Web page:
Why, how and when am I supposed to use these tools?
Larger organizations are concerned that containers introduce more security risks than traditional VMs as there isn't any hypervisor segregation. Developers running arbitrary images, that run as root, that they don't bother to security patch, looks worse for security team's than automatically patched VMs controlled by ops teams without containers.
Misconfiguration of docker demon itself can also introduce security risks. It's fairly common for complex software to have security tuning tools and to run them as part of ”operational readiness checks” of the live environment before going live as a security audit. Then also run them on some periodic cycle or after any major upgrades of the software that is being audited. The tools you name will be very useful for that purpose.
Software vendors who build container orchestrators are actively working in removing any dependency on needing to run docker demon see cri-o.io. Security, footprint and fork time are areas that vendors are competing on. CoreOS was a big innovator in this space before they were acquired you can look at some of their architecture presentations to get a flavor of what containers at scale workout docker looks like.
From a devops perspective we should empower devs to run security tools all the time to fix issues early. In practice devs might be using Docker for Windows locally but the live env would be a container orchestrator possibly running rkt. In reality devs in large organizations are not going to security scan infrastructure they didn't create and dont have root on. Even at a startup not every dev can be familiar with all of the tooling and software running in production. An external security audit is a smart investment.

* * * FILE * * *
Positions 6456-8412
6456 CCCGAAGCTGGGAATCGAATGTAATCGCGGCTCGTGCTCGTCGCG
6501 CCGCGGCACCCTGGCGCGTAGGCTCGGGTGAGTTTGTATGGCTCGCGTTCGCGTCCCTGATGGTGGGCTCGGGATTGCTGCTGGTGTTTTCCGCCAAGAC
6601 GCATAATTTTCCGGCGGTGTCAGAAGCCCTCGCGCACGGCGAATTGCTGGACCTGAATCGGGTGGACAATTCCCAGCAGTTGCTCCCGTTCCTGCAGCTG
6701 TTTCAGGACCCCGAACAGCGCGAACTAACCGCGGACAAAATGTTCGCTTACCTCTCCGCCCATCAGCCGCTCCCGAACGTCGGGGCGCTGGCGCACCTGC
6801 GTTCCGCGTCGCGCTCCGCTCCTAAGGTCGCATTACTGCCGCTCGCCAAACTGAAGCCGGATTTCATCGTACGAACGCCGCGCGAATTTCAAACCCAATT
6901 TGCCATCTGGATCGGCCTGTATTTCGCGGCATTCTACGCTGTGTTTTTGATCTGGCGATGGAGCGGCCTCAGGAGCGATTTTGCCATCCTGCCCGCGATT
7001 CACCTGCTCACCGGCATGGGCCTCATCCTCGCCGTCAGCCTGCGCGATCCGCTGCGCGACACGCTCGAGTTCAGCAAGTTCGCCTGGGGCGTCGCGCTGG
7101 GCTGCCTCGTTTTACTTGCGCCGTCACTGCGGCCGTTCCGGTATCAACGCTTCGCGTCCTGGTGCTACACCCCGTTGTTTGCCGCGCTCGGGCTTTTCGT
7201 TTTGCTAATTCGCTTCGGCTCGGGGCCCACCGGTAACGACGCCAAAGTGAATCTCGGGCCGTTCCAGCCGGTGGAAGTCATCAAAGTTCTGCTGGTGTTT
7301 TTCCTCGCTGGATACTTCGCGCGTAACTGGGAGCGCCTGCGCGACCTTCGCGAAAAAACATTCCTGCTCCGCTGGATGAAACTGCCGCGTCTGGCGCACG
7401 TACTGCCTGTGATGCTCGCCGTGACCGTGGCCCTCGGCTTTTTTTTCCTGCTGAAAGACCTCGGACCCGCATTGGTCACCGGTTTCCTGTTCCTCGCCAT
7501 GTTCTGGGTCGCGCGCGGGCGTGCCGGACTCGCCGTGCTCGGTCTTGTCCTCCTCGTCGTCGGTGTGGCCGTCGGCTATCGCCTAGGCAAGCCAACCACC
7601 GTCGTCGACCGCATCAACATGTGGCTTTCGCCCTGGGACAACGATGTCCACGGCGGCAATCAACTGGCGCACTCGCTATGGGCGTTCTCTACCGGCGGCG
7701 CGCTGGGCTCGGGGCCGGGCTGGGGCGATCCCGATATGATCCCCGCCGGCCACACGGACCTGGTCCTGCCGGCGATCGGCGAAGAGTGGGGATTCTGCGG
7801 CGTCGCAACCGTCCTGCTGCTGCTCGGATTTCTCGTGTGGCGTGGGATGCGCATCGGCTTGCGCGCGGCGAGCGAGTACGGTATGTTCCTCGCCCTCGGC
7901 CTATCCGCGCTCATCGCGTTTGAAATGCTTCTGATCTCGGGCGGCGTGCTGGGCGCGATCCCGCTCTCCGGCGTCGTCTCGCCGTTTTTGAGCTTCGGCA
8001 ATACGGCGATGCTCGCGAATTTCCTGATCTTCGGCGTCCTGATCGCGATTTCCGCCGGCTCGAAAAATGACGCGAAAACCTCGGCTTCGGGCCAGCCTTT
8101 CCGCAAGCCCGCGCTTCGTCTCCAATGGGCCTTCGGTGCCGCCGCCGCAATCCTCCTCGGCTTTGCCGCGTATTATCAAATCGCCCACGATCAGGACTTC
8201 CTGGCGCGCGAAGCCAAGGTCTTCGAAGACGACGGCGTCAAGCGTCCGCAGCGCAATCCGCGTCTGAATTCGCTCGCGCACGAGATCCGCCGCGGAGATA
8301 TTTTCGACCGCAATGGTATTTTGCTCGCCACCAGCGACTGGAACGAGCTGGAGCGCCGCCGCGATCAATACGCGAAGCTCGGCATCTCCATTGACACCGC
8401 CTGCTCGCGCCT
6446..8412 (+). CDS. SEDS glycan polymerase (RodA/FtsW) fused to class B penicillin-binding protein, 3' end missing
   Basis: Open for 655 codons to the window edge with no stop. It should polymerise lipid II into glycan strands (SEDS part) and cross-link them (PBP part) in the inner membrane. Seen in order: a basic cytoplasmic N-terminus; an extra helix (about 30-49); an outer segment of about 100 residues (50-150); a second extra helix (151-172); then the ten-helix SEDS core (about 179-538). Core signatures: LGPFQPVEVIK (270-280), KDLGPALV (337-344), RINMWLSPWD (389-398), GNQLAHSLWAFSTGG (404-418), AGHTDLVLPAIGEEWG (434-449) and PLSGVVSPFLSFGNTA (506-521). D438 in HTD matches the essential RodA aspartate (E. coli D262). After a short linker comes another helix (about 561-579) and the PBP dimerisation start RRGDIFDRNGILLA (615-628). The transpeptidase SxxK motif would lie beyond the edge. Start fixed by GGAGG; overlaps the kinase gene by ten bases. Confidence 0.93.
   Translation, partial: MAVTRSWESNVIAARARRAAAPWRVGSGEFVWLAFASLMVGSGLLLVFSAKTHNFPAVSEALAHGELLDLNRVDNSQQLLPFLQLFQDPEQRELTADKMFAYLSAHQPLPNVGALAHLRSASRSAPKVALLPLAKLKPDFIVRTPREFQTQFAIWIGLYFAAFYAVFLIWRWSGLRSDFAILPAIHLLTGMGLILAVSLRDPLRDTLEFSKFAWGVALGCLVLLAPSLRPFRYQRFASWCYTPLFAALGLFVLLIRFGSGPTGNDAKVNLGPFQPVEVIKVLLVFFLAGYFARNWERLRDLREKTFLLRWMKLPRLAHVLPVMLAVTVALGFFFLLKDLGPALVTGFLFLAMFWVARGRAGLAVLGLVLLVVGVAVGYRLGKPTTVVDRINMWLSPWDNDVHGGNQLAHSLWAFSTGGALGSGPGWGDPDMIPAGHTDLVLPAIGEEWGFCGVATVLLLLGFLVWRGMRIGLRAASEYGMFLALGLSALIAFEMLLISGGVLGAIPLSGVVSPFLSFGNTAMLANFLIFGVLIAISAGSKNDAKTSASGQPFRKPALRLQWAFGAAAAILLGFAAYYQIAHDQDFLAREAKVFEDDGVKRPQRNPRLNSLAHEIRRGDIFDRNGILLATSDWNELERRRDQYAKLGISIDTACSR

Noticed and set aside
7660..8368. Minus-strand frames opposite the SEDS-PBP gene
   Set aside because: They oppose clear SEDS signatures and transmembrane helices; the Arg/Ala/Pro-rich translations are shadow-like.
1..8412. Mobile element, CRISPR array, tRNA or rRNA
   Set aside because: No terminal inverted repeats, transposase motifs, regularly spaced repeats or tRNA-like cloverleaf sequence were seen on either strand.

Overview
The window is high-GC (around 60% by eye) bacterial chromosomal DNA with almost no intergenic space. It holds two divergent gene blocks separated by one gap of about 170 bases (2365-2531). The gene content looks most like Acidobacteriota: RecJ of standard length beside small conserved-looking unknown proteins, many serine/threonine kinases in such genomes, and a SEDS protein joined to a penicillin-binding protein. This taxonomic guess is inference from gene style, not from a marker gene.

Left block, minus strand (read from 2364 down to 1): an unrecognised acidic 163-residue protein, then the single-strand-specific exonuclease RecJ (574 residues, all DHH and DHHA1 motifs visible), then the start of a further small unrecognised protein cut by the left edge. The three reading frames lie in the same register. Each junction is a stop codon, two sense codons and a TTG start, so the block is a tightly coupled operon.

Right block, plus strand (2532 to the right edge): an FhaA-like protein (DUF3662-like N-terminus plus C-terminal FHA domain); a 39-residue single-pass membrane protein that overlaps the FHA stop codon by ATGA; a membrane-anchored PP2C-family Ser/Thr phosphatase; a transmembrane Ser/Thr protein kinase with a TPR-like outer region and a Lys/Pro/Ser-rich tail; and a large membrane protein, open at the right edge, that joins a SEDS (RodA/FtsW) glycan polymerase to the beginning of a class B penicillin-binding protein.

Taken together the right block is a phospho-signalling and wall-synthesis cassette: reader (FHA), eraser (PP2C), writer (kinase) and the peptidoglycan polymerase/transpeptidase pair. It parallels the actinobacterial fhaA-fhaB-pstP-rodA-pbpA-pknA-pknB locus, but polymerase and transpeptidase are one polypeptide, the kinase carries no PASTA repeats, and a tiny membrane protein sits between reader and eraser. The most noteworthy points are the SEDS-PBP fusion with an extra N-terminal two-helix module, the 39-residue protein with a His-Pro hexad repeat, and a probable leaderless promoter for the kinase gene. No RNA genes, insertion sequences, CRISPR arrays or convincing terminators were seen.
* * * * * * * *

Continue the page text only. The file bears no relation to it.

IMHO if your teaching containers from a developer perspective it's worth pointing out such tools. Certainly devs in my experience are woefully unaware that running containers they find on docker hub as root isn't the smartest way to be secure. I would only expect to see such tools to be covered in depth by courses teaching security analysts how to audit systems that use Docker.
Docker Bench is a scripted report of many of the CIS recommendations (at least those that can be scripted. Various organizations use the CIS recommendations as a starting point for their security policy, the goal is to have a recognized organization provide the best practices. This is useful when dealing with auditors in regulated environments since a company can often show what they've done towards the CIS recommendations to quickly get through most of the audit (the auditors will be familiar with the CIS recommendations).
That said, I personally feel the advice from CIS is a mixed bag when dealing with Docker. Some of the suggestions look like a copy and paste from advice given to security physical bare metal systems, rather than a sandboxed application. And some of the recommended practices, weird things like avoiding the use of
ADD in a Dockerfile, have little security reasoning (anything you can include with an
ADD of a tar you could include with a
COPY of a full directory) and will flag just about every image you are running since
ADD is used as the first step of nearly every base image. There's a list of other advice they give that has little to nothing to do with security and is just a recommended configuration setting that cannot be applied in all environments.
What's lacking with CIS recommendations for Docker is actually securing the applications running inside of the container. This gets out of scope since you can run anything in a container, and they often have other recommendations that cover this. However, I think it's important since many of the security exploits using containers have nothing to do with docker but rather running vulnerable applications in docker.
Because of this, my advice is to start with CIS but then adapt it for your own environment, remove the advice has little security benefit, and add in recommendations that can help secure the environment for your own use case.